Waimakariri faces rise in repair bill
A "challenging" construction market has pushed up the expected cost of earthquake rebuild projects in the Waimakariri district by millions of dollars.
This week Waimakariri District Council will consider plans to rebuild the Kaiapoi service centre building and to strengthen the Rangiora Town Hall.
The new service centre, which includes the town's library and museum, was approved as an $8.6 million rebuild in December last year.
Council chief executive Jim Palmer said the expected cost now sat at $10.1 million and would rise again to $12m by the time the contract was tendered in a year.
"We got [the initial quantity surveyor estimate] in September last year. That was felt to be representative of costs at that time.
"They're saying ... we'd better anticipate a further 10 per cent in terms of cost increase from an increasingly challenging contracting market."
More recovery projects would be under way in a year, Palmer said, and building contractors would reflect the greater demand in their prices.
"It's certainly something which we're not that pleased about but the reality is we need to be making reasonable budget provisions," he said.
The council was considering applying to the Earthquake Appeal Trust for a $3.5m grant.
Strengthening the quake-damaged Rangiora Town Hall would cost an estimated $4.6m, up from $3.8m last year.
An option to add a performing arts centre to the building, which is the council's preference, would now cost $9.6m instead of $7.5m.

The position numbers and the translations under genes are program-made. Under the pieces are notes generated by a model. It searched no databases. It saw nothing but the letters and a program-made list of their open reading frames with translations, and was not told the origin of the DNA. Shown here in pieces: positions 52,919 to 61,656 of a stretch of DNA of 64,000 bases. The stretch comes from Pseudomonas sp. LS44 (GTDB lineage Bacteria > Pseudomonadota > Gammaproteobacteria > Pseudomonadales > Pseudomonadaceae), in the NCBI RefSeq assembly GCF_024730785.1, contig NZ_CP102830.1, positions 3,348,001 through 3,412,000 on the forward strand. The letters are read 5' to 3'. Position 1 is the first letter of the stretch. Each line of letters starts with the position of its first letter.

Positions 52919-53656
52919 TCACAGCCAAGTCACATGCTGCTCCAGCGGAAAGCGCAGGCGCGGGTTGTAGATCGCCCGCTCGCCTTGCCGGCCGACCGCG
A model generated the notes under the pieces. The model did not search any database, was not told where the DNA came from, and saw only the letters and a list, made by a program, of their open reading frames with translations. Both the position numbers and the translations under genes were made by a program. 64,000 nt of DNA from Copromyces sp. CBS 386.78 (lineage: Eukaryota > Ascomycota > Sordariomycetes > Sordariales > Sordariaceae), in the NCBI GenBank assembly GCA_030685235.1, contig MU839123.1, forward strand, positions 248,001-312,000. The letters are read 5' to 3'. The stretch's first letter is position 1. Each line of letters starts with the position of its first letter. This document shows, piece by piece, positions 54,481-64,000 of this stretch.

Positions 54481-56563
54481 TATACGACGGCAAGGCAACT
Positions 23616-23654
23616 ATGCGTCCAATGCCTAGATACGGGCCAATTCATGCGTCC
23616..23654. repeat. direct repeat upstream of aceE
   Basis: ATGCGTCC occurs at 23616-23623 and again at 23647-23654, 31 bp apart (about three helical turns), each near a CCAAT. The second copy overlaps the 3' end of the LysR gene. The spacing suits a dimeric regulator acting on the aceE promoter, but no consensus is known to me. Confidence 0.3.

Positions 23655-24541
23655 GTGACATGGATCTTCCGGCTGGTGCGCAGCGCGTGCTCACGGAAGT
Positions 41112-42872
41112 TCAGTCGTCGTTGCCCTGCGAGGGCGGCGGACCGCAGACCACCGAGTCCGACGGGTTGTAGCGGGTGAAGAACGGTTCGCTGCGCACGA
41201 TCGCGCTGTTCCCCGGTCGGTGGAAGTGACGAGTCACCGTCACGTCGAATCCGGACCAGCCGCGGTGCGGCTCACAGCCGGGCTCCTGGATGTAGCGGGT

The new centre would feature a 150-seat theatre, some performing arts practice spaces and audio-visual facilities.
Meanwhile, the council will also incur an estimated $100,000 in extra costs if an earthquake rates remission plan is approved next week.
The council will consider a plan tonight to extend its rates relief to quake-hit property owners for another financial year.
Landowners unable to live in their properties because of quake damage pay only vacant-land rates.
The current relief, which 340 properties have qualified for, will end on June 30 and has cost $435,000.
In the 2010-11 financial year, 351 properties qualified for remissions totalling $470,000.
The council budgeted $1.2m for rates remission over three years and it predicts it will cost another $396,000 when that period ends in June next year.
Chief financial officer Jeff Millward said 117 properties still qualified for relief, but many of the 580 red-zone properties in private ownership would join them when they transferred to government ownership.
"Once they sell the property and the Government owns it, we recognise the remission from that date because there won't be anyone taking any services. It's just treated like vacant land.
"Within the red zone, you'll find that, with the 580 residents, there's actually people living in the houses."
Those properties would continue to pay rates for services such as sewerage and water until they were unoccupied on acceptance of the Government's offer.
The drop of more than 200 properties eligible for relief was because some homeowners who had been temporarily forced from their land had moved back in and some had already taken up a government offer and had their houses demolished.
Residential red-zone properties that cannot be economically repaired are subject to a government offer to buy them for the rating valuation of the land or the land and building.